# JavaScript

JavaScript programming is quickly becoming an essential skill for Adobe Captivate course development. Here we list the CpExtra features which enable a convenient JavaScript workflow with Adobe Captivate.

# Loading Javascript files into Captivate

At the time of writing, Captivate does not provide a method of loading and running JavaScript files. JavaScript files are the prefered place to store JavaScript code for many reasons. A few being:

  • Your code can be consolidated in one location.
  • You can use a dedicated program to write JavaScript code rather than Captivate's limited JavaScript panel.
  • You can easily include third-party JavaScript libraries.
  • Once a Captivate project has been published, its export folder will include the JavaScript file. By replacing that JavaScript file you can update your code without needing to republish the Captivate project.
  • JavaScript files can be loaded from remote servers, allowing you to have automatic access to the latest version of the library.

Therefore, CpExtra includes the xcmndLoadJSFromAction command variable which allows you to load and run JavaScript files in Adobe Captivate.

Here's how.

# Loading Local JavaScript Files

Firstly, we must ensure Captivate includes our JavaScript file in the project export. For this, we can make use of the Open URL or File action.

  1. Add an interactive object (button, shape button, text entry box, click box) to your project.
  2. Give this object a meaningful name. We'll use it later.
  3. Set this object's success/failure/on focus lost action to Open URL or file.
  4. Click the folder icon. In the browser window that appears, navigate to your JavaScript file and select it. This slide object is now fully configured.
the open url or file action
  1. Work out when you want to run this JavaScript file. Is this a file that you want to run from the start of the movie? Then go to the xprefInitAction action. What if you wanted the JavaScript file to run every time you entered the current slide? Then go to the slide enter action.
  2. Add an assign action as below, replacing interactive_object with the name you gave the object in step 2.
assign xcmndLoadJSFromAction with interactive_object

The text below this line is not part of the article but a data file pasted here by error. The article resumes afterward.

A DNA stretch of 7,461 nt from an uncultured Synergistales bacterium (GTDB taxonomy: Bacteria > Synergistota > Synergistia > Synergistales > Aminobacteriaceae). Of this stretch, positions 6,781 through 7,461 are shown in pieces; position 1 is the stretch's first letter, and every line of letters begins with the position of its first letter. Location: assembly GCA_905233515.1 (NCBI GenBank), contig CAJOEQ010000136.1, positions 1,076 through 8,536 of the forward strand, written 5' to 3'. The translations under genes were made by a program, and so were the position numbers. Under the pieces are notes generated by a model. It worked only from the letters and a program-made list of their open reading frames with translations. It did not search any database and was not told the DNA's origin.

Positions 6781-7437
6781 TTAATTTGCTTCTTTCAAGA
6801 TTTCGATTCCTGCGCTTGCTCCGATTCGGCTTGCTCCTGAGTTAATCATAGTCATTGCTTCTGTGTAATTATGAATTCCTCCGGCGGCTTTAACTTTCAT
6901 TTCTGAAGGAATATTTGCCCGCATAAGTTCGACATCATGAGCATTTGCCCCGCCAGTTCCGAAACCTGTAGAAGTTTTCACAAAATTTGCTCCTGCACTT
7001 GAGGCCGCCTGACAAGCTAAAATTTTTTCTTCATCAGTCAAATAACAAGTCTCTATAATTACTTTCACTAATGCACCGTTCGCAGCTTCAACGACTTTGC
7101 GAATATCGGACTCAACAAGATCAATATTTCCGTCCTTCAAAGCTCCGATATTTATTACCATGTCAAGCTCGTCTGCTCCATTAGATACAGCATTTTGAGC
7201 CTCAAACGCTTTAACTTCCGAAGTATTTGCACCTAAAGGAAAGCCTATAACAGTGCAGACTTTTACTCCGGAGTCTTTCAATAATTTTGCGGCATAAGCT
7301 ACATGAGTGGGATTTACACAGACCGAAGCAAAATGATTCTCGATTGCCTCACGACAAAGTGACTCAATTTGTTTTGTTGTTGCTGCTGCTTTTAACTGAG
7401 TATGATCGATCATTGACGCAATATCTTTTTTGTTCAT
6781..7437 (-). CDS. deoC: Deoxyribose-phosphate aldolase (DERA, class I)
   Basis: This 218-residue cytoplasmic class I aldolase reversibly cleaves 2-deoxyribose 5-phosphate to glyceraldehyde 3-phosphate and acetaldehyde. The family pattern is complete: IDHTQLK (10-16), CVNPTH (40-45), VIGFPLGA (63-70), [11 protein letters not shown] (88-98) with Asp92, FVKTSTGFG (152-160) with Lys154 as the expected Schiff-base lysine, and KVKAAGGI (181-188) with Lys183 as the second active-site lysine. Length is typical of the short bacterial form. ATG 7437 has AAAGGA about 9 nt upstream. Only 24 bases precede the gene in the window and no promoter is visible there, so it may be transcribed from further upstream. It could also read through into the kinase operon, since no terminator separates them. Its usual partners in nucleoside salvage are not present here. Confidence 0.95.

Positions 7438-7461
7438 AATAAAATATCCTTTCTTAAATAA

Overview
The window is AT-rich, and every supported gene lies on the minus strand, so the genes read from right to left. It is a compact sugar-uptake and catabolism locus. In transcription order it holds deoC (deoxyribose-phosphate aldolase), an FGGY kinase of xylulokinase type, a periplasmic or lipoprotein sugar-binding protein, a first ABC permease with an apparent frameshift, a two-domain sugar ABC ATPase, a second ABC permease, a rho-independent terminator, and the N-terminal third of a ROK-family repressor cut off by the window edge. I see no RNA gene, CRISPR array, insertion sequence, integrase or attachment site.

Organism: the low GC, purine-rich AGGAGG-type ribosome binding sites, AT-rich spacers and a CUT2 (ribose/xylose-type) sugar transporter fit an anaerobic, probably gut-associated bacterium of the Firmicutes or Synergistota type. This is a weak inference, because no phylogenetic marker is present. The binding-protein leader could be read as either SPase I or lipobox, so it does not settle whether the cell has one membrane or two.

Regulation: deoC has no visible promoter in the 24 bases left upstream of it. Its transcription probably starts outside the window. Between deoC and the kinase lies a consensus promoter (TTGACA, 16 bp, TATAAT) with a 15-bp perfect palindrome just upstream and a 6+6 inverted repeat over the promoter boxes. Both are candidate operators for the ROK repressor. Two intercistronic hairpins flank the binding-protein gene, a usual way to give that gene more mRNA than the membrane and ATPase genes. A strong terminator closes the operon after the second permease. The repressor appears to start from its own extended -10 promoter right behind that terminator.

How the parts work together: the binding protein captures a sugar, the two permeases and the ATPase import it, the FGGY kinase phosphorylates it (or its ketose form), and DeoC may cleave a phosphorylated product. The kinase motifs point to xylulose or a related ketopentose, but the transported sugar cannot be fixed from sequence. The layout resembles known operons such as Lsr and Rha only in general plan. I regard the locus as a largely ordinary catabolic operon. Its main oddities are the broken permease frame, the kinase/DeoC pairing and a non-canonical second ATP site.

1. When you publish and view the export, CpExtra will load and run the JavaScript file in Captivate.

If you later update and save the JavaScript file and publish again, the new version of the JavaScript file will be included in Captivate.

If you go to the root folder of your Captivate export, you will see the JavaScript file has been included there.

When sharing projects with other developers

Suppose you created a Captivate project where we point the Open URL or file action to the path: C:\_RESOURCES\js\mycode.js

If someone takes your Captivate project and publishes it on their computer, Captivate will attempt to locate the C:\_RESOURCES\js\mycode.js file on their computer. If they have not created this file, then it will fail to load.

Therefore, when working with other Captivate developers, it is important to specify a standard of where to put your JavaScript files, so you don't need to update your Open URL or file actions when receiving the Captivate project from a team mate.

# Interactive Object Location

Likely you will not want the interactive object with the Open URL or file actions to be seen by the learner. This is because if the learner triggers the Open URL or file action, their browser will navigate away from the course and display all the code in the JavaScript file. Likely, not what you have in mind.

There are a number of ways you can hide the interactive object. You could set it to be invisible in output.

set interactive object to be invisible in output

You could also place this interactive object on a slide which is never visited by the learner.

However, your JavaScript file will not be included in the export if the interactive object is placed on a hidden slide. Also, if you use Captivate's Next 5 Slides preview option, and the interactive object is not included in those 5 slides, then the JavaScript will fail to run.